Few Spirits Bourbon Review

At this point in the craft distilling boom, I think it is understandable that those of us who are bourbon aficionados may have become a little cynical.

Few Spirits Bourbon Review Image

Disclaimer: Few Spirits provided Bourbon & Banter with samples of their products for this review. we appreciate their willingness to allow us to review their products with no strings attached. Thank you.

At this point in the craft distilling boom, I think it is understandable that those of us who are bourbon aficionados may have become a little cynical. I can speak from experience of how heartbreaking it can be when the cute little distillery with the beautiful bottle that you just paid $50 for turns out to be putting out a less than impressive product or is found to be hiding the source of their whiskey behind a veil of slick marketing and creative back story.

So it was with excitement, but also a bit of hesitation, that I opened my box of samples from Few Spirits in Evanston, IL. The samples included three different gins, a bourbon and a rye whiskey.

My first thought on seeing the whiskeys was to wonder where Few Spirits was sourcing them from. When I read the informational materials and learned that Few Spirits ferments, distills, and bottles all of its products from scratch in their distillery, I had to reevaluate my expectations.

Charlie and I tried the three gins included in the sampler, Few American Gin, Barrel Gin and Few Standard-Issue Gin which results in me writing a very positive review of them for Queen City Drinks. But frankly a good gin, while refreshing and absolutely necessary for martinis and tonics, does not mean that a good whiskey will follow.

Few Spirits began in 2011 in Evanston, Illinois. It is a city that, thanks to its strong ties to the temperance movement, remained completely dry until 1972. Founder, Paul Hletko, is a former record label executive who was inspired by his grandfather who owned a brewery in the Czech Republic before World War II. The whiskeys and gins at Few Spirits all originate in a Vendome still, but the whiskeys are then finished in a 1,500 liter hybrid still while a smaller 150-liter pot still is used exclusively to distill the gins with their botanicals. There is no age statement or information about how the whiskey is aged but if they really are producing it grain to bottle it can’t be any older than three years.

I love their story and their production method seems to be solid but here is my formal Few Spirits bourbon review. (Stay tuned for my review of Few Spirits Rye Whiskey)

Editors Note: Few Spirits was kind enough to supply both Ginny and Pops with samples of their whiskey. As such, Ginny’s tasting notes are below with Pops’ notes following Ginny’s but listed in (italics).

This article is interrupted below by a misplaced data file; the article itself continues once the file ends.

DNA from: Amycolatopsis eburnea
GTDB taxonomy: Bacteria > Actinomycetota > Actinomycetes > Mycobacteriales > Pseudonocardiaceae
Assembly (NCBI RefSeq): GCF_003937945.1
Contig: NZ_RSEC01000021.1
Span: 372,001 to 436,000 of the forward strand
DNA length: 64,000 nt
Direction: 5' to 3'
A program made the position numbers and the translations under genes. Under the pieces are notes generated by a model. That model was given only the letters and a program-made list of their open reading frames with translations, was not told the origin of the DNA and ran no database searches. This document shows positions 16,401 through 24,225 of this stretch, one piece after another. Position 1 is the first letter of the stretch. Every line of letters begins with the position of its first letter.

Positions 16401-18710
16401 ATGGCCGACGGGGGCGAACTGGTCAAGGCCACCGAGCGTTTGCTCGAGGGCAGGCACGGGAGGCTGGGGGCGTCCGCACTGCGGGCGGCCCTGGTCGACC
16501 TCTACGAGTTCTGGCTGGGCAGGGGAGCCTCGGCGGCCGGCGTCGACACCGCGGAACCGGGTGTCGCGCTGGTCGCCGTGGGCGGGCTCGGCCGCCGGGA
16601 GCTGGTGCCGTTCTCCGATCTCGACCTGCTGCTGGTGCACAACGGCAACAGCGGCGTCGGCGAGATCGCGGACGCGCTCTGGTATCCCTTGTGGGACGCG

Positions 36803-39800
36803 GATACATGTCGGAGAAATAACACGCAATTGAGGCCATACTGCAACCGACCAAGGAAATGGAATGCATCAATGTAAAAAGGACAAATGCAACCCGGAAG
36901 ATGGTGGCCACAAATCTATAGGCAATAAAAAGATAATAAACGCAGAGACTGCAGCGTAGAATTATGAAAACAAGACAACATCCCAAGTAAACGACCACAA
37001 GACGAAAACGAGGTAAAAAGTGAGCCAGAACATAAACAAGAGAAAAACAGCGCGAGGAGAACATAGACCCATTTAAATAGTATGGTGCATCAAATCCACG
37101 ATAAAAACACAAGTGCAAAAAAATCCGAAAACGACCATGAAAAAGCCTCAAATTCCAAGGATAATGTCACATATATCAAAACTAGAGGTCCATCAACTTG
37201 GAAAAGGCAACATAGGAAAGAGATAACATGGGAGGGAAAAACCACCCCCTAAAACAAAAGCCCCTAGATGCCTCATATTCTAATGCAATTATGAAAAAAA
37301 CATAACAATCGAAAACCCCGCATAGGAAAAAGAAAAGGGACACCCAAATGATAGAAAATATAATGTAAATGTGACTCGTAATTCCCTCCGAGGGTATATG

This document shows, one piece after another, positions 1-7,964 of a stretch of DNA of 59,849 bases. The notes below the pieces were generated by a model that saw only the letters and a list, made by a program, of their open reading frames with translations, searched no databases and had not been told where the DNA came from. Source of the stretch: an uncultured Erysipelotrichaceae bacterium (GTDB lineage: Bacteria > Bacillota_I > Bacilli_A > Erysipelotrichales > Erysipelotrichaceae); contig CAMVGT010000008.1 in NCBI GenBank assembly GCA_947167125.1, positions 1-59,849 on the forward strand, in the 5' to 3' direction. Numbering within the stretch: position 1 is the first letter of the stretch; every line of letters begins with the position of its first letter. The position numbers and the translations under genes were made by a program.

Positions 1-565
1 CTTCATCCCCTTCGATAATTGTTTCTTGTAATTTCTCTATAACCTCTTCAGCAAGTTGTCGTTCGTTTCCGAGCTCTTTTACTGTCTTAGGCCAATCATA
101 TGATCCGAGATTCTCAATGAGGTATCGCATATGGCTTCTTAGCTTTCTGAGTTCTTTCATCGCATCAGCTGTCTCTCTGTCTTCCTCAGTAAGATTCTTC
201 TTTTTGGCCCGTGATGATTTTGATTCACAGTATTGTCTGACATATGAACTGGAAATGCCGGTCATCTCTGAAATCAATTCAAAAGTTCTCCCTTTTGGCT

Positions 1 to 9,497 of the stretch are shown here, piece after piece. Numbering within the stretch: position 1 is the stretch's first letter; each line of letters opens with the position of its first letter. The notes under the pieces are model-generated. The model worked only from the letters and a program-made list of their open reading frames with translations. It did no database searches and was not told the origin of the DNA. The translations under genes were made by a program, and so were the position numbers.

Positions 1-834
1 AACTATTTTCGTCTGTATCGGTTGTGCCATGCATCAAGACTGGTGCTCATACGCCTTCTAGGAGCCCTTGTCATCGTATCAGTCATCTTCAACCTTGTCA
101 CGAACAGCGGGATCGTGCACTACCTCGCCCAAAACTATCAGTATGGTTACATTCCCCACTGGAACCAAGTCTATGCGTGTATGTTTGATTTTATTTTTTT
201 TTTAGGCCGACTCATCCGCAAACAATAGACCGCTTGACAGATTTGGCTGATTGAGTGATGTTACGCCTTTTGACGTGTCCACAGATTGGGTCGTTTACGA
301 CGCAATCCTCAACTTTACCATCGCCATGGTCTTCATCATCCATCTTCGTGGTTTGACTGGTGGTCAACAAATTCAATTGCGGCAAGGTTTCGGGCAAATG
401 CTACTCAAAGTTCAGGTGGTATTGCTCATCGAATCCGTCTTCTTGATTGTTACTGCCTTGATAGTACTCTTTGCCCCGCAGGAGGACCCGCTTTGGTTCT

Few Spirits Bourbon Bottle Shot

Few Spirits Bourbon Whiskey

Bourbon Name:  Few Bourbon Whiskey

Proof: 93

Age: Less than 4 years

Year: 2014

Mashbill: 70% corn | 20% rye | 10% two-row malt

How I Drank It:  Neat, in Glencairn whiskey glass.

My Nose Noticed:* Clover | Kettle Corn | Oak (Corn | Banana Bread | Anise)

First Sip: Fresh Hay | Cinnamon | Pepper (Sweet Corn | Vanilla | Peppery Oak)

The Burn:**  The spice of this bourbon does not show itself in the nose at all. It is a slightly aggressive spice but not unpleasant. I wonder if I am not missing the old family farm a bit tonight because I am getting a lot of clover hay and leather mixed in with the cinnamon and clove. Those flavors hit the tongue gently but then a bit of a wildfire flares up your nose as well as down your throat. It does not taste like a small barrel whiskey but I do think it could probably use a bit more age. The flavor profile is really unique but not so far off as to be unrecognizable as a bourbon. This feels more like a loving homage than a re-imagining and I think that is a great direction for a micro distiller to head towards.

(Anyone who’s been drinking whiskey for a while will know this bourbon is young by taste. However, I didn’t find the spice to be aggressive. In fact, I think the spice did a good job of not showing its’ young age. The other unique flavors of this bourbon were able to balance out most of the rough edges typically associated with young age. That’s not to say I wouldn’t like to try an expression that was 6-8 years old, by the way. Ultimately though, the burn didn’t hit my sweet spot. It just never warmed up my throat and failed to come back for repeated visits like I prefer.)

Neat, Splash or Rocks:  I wouldn’t do ice with this one, there are too many interesting flavors to be had, but a splash of water wouldn’t go amiss.

(Totally agree with Ginny on this front. I’m a sucker for bourbons that have banana notes and feel that the flavor is just to enjoyable to dilute with too much water or ice.)

Share With: A bourbon lover looking to experiment. I feel like I end up saying this a lot but I honestly think it can only be a good thing for bourbon lovers to have a greater variety of flavors to be included in the bourbon family. This one gets off the beaten path without straying to far afield.

Worth The Price:  Suggested Retail Price is $49.99. I’ve had a lot worse that charged the same amount.

(Craft whiskey is always going to have a premium price so comparing to other bourbons on the shelf from the big distilleries isn’t fair. One should be drinking craft distillery whiskey because they want something different from what they can get from the big boys. Few Spirits definitely delivers on that front and they do it all by themselves. They earn points for all of it and as such, it’s a good investment in a distiller that’s only bound to get better as time goes on.)

Bottle, Bar or Bust: Bar for sure. The spice is so aggressive that I would have a hard time drinking a whole bottle quickly. Of course, Few is still not widely available outside of Illinois so tracking down a bottle might be your best hope for trying it.